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NEW YORK, February 1. /TASS/. Gazprom looks forward to settlement of proceedings with the European Commission and put forward a range of proposals for such settlement, Deputy Chief Executive Officer of the Russian gas holding Alexander Medvedev said on Monday during the Investor Day.
"Relations [with the EU] are not developed in a favorable way and this is reflected in interrupted dialog between Russia and the EU in energy area. At the same time, the European Union gave a promise not merely to continue the dialog but to make a proposal on a more practical focus for such dialog. Furthermore, charges against Gazprom laid by the European Commission on certain matters of our operations in Europe were transferred to the formal field," Medvedev said.
"These charges affect three spheres of our operations," Medvedev said. "We gave exhaustive explanations refuting all these charges from our point of view in the course of offline consultations and during formal proceedings. Furthermore, we made a number of significant proposals to allay fears of the European Commission. I believe we are in a constructive dialog now and this issue will be settled to everyone’s satisfaction," he added.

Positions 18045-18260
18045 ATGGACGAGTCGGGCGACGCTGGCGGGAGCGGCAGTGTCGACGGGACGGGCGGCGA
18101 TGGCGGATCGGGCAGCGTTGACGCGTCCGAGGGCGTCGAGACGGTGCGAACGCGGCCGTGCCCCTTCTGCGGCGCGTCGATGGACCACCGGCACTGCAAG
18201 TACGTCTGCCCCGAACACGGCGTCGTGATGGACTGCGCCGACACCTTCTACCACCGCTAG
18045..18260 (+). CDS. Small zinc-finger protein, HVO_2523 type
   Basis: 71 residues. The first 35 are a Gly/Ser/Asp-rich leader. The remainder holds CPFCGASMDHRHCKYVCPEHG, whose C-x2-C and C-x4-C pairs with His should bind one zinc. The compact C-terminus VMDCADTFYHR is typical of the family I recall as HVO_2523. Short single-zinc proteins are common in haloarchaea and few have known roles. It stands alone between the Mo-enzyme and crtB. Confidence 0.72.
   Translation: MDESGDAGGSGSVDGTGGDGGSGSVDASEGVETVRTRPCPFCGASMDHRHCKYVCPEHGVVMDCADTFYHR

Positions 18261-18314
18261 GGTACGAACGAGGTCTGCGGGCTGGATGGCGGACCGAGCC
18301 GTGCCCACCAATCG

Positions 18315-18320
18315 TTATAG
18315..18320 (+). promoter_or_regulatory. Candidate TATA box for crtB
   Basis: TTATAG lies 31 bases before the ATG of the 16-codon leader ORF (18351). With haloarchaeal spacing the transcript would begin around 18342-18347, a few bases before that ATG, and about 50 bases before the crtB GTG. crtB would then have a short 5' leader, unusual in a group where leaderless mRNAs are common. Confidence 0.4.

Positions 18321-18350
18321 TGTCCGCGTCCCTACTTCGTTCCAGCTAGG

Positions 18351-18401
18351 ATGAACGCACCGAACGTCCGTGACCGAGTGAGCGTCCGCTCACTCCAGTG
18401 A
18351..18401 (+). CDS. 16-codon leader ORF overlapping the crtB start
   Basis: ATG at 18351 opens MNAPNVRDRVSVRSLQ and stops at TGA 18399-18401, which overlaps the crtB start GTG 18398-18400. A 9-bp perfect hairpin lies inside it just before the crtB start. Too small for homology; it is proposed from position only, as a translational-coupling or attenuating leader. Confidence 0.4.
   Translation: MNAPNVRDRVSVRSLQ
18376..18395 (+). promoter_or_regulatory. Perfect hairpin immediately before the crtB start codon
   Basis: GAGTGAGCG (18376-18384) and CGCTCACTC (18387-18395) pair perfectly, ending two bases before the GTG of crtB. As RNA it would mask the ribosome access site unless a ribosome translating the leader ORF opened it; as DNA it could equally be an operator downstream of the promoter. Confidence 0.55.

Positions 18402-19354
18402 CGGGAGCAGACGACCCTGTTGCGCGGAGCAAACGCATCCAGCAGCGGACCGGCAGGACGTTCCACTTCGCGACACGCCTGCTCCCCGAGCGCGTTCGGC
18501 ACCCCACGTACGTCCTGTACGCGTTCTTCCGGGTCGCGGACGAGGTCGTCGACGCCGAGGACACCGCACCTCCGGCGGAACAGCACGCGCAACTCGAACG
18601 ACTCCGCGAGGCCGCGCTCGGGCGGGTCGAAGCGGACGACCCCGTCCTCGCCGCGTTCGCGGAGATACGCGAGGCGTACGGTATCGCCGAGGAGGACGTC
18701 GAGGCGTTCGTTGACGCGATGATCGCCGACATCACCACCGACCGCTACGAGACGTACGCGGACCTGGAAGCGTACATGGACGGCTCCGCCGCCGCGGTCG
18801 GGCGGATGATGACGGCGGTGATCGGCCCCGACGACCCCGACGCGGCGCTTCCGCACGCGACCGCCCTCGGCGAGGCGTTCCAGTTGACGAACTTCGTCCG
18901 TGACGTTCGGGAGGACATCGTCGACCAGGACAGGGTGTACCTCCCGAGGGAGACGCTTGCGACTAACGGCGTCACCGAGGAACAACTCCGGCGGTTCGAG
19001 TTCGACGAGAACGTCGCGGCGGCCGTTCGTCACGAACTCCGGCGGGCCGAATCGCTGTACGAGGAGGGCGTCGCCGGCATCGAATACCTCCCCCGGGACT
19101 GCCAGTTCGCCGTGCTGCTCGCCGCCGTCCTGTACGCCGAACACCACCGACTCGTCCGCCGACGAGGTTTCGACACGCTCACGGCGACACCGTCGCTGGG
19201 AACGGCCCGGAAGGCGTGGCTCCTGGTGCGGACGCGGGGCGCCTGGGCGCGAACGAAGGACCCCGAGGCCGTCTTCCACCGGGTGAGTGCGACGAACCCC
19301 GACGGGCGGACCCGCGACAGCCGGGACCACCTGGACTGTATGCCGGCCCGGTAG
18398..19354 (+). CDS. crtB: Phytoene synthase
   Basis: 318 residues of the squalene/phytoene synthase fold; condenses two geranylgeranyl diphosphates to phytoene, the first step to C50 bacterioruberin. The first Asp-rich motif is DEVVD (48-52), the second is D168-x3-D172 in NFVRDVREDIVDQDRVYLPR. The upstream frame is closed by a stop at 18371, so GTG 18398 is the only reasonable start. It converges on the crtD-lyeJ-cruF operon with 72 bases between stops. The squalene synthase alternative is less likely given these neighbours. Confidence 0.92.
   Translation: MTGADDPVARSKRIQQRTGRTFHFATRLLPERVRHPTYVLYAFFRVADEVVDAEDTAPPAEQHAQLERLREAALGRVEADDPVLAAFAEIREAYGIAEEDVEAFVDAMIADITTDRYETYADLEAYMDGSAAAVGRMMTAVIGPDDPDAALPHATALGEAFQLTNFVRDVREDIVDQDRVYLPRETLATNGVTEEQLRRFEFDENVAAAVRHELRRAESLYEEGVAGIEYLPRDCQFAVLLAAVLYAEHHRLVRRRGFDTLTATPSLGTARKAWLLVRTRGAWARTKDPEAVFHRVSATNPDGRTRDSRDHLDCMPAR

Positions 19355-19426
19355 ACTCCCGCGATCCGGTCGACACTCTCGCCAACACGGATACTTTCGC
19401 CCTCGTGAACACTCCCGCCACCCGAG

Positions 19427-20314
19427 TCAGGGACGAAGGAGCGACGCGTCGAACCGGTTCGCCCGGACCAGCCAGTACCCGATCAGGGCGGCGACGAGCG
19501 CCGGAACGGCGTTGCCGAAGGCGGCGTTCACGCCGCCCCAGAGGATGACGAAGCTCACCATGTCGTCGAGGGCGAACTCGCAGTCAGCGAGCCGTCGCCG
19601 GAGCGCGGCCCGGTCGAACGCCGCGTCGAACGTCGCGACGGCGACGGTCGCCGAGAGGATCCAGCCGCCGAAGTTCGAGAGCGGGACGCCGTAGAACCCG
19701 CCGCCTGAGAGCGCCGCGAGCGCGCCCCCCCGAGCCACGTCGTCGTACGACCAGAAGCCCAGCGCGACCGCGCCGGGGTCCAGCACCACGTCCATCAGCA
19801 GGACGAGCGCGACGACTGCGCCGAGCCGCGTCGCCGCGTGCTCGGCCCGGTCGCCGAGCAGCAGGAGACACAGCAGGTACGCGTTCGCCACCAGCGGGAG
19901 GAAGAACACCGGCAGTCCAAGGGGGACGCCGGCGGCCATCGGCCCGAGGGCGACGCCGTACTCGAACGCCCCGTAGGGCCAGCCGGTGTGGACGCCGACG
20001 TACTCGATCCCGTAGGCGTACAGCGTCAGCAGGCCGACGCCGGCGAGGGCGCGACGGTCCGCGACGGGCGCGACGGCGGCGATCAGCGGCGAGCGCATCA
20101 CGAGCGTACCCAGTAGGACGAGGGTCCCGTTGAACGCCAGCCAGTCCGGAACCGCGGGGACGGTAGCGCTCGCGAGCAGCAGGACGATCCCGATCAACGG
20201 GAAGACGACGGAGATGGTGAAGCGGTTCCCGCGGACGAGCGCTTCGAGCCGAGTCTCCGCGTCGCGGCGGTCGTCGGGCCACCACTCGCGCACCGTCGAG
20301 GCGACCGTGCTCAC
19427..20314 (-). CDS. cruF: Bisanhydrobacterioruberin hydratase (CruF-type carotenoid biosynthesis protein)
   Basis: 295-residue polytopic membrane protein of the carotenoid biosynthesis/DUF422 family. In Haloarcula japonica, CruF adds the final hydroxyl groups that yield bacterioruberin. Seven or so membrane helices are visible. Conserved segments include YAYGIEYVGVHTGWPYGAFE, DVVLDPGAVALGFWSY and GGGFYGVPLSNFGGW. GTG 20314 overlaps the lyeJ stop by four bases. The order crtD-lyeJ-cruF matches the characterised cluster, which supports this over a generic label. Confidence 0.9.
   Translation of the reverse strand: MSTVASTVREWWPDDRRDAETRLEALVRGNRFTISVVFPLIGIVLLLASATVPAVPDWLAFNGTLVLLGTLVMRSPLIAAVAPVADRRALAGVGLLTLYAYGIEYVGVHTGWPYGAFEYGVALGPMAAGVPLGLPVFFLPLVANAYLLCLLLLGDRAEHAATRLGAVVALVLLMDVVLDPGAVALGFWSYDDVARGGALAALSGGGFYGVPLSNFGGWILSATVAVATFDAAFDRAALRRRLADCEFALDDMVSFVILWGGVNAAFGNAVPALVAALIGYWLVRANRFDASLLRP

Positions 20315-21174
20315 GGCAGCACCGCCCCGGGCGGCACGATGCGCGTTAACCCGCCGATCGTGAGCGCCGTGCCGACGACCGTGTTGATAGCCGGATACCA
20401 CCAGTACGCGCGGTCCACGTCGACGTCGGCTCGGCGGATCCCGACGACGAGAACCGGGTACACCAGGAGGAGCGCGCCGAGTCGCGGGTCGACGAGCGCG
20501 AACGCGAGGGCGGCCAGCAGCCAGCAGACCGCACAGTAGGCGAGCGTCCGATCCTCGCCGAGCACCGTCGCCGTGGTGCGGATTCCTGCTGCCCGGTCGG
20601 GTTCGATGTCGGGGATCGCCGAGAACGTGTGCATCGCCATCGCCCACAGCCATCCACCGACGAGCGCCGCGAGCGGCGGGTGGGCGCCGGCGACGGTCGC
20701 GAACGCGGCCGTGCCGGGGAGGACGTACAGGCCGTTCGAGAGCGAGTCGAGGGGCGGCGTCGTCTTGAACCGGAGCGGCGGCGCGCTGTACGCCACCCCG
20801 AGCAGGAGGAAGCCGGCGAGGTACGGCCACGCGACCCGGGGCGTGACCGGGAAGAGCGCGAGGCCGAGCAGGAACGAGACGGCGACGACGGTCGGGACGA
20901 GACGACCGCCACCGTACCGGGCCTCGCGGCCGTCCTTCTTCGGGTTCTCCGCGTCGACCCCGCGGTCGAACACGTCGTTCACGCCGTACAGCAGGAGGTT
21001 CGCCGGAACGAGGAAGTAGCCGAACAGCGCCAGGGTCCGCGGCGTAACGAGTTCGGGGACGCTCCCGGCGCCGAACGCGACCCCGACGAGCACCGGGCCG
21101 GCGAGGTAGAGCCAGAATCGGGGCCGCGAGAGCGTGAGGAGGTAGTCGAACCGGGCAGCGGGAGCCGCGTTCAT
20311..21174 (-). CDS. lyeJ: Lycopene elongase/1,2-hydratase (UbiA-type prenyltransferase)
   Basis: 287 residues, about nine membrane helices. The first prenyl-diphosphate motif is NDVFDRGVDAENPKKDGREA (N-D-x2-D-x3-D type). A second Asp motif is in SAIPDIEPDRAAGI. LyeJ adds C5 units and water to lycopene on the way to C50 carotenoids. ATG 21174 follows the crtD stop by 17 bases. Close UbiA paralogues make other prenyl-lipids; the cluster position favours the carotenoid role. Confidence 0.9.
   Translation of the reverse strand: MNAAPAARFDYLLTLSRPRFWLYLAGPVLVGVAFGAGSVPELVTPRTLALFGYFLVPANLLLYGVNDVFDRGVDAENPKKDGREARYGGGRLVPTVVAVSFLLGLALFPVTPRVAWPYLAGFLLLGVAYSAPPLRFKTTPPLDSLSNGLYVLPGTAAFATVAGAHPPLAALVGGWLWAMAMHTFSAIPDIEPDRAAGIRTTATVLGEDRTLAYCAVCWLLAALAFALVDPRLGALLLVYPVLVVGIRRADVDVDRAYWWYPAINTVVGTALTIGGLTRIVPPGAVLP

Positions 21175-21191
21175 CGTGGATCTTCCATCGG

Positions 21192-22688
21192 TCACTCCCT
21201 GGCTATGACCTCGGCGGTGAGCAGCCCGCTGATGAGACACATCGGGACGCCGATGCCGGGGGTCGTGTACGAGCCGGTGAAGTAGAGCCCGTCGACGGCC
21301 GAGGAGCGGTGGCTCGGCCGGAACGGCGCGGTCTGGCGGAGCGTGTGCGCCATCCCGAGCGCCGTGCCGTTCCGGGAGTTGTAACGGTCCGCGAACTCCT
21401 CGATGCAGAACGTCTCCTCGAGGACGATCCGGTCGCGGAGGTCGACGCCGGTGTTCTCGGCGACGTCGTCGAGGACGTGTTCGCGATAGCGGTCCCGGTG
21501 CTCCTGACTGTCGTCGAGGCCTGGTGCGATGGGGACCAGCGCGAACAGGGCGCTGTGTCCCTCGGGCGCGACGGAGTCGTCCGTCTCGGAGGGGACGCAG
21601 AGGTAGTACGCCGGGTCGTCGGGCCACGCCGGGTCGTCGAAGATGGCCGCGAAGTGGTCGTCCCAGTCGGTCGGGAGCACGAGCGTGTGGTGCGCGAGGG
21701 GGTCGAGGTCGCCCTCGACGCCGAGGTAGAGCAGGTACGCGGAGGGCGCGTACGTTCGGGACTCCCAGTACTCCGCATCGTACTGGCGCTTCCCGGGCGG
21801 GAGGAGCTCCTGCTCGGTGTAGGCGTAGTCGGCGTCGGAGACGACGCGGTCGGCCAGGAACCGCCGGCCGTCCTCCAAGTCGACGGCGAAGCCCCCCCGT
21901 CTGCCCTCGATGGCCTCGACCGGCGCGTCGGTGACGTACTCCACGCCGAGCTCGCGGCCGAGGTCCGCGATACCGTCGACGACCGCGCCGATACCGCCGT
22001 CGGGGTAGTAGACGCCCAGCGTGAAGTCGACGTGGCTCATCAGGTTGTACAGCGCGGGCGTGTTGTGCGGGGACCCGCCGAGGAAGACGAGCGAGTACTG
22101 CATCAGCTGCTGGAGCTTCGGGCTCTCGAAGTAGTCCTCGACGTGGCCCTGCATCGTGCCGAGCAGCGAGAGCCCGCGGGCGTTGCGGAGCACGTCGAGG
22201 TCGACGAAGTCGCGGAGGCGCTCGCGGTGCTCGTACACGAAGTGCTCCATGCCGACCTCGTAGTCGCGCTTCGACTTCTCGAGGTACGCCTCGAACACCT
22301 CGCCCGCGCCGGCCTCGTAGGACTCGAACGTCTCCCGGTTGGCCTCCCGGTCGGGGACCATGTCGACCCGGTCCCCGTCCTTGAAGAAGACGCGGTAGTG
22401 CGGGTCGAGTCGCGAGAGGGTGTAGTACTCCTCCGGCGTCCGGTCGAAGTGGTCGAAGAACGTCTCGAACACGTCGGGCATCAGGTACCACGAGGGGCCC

The official antimonopoly probe was initiated on the basis of complaints of Lithuanian authorities to the EC on September 4, 2012. The investigation is carried out in the Baltic States, Poland, Czech Republic, Slovakia, Hungary and Bulgaria. Under the European law, the penalty for violation of the antimonopoly regulations may reach 10% of the annual turnover of the company on the market.
The EC and Gazprom started technical consultations on the antimonopoly case and proposals for its settlement on September 15, 2015.
Gazprom is ready to provide Europe with any volume from projected 140 bln cubic meters demand growth by 2025, Deputy Chief Executive Officer of the Russian gas holding Alexander Medvedev went on to say.
"According to consensus forecasts of leading global analytical agencies available, additional gas import demand of Europe will be 140 bln cubic meters a year. Gazprom is ready to provide as much as Europe will want in terms of these volumes," he said.
The demand for imported natural gas will grow in Europe during the coming decade through its greater utilization in transport and in the energy sector, Medvedev said. 45 bln cubic meters of gas will be required in addition for the transport sector by 2025, particularly 25 bln cubic meters for the marine and river transport segment, he added.